#31 OFFLINE   rasheed

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Posted 24 October 2005 - 06:07 PM

Why? They don't have them now. What is the motivation for E* to do that instead of selling the LiL package?


Because, you get no OTA guide data without buying the LiL package anyway.

Rasheed

#32 OFFLINE   MikeW

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Posted 24 October 2005 - 06:33 PM

The image obviously states that the "NEW PRODUCT LINE" will have MPEG-4 capability and MPEG-2 reverse compatibility. NOWHERE on the PPT image does it refer to existing receivers. How is this news and why is it being discussed. This was known since day 1 of MPEG 4 conversion. They wouldn't build a box that can only decode MPEG4. That would require a decision by the end user...a few HD chans or the SD pack...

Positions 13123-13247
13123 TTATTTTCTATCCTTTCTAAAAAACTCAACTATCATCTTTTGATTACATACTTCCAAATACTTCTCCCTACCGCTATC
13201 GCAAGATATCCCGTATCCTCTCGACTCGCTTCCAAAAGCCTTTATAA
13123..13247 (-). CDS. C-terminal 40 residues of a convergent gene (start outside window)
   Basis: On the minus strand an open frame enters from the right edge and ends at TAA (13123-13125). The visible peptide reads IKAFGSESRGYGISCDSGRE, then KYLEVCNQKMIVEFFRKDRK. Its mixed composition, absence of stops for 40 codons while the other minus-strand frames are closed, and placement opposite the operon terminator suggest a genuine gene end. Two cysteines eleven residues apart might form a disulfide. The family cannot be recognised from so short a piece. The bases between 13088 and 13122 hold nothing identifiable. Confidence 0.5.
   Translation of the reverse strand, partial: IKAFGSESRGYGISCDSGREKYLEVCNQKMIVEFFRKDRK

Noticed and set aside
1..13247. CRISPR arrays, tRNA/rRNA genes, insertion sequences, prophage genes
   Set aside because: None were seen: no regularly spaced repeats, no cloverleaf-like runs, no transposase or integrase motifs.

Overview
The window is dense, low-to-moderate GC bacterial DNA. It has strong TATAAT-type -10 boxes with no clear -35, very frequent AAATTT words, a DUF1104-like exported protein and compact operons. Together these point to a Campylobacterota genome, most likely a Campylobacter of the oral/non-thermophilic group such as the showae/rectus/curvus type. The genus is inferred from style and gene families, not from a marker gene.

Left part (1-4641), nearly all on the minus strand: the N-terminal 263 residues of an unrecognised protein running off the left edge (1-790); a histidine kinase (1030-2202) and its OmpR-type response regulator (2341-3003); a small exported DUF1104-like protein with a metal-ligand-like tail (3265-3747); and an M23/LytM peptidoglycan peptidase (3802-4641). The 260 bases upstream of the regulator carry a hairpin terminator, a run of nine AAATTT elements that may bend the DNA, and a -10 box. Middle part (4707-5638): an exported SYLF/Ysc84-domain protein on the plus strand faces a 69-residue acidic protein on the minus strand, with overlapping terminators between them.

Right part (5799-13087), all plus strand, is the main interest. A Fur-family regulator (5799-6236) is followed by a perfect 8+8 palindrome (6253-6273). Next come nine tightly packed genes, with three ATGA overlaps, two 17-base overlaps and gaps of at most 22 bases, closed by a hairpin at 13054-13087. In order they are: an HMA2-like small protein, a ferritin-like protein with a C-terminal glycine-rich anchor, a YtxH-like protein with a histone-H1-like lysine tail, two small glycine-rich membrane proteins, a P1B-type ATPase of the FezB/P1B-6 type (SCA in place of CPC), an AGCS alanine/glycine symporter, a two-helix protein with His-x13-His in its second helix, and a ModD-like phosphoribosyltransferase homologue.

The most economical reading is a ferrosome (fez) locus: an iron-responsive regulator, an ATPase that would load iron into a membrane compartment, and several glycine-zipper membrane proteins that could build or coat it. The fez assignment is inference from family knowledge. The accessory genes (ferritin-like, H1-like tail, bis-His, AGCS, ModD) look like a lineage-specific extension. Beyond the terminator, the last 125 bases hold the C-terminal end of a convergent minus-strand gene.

#33 OFFLINE   juan ellitinez

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Posted 24 October 2005 - 06:42 PM

Because, you get no OTA guide data without buying the LiL package anyway.

Rasheed

not on a 811 you get ota data without buying locals

#34 OFFLINE   unr1

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Posted 24 October 2005 - 08:37 PM

The image obviously states that the "NEW PRODUCT LINE" will have MPEG-4 capability and MPEG-2 reverse compatibility. NOWHERE on the PPT image does it refer to existing receivers. How is this news and why is it being discussed.

/thread

#35 OFFLINE   Jason Nipp

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Posted 25 October 2005 - 02:30 AM

Nick, all, sorry I am late chiming into this one, I am 7 hours ahead of you in Poland. I was sent an email by E* regarding this thread. I was asked if I could clarify a few things.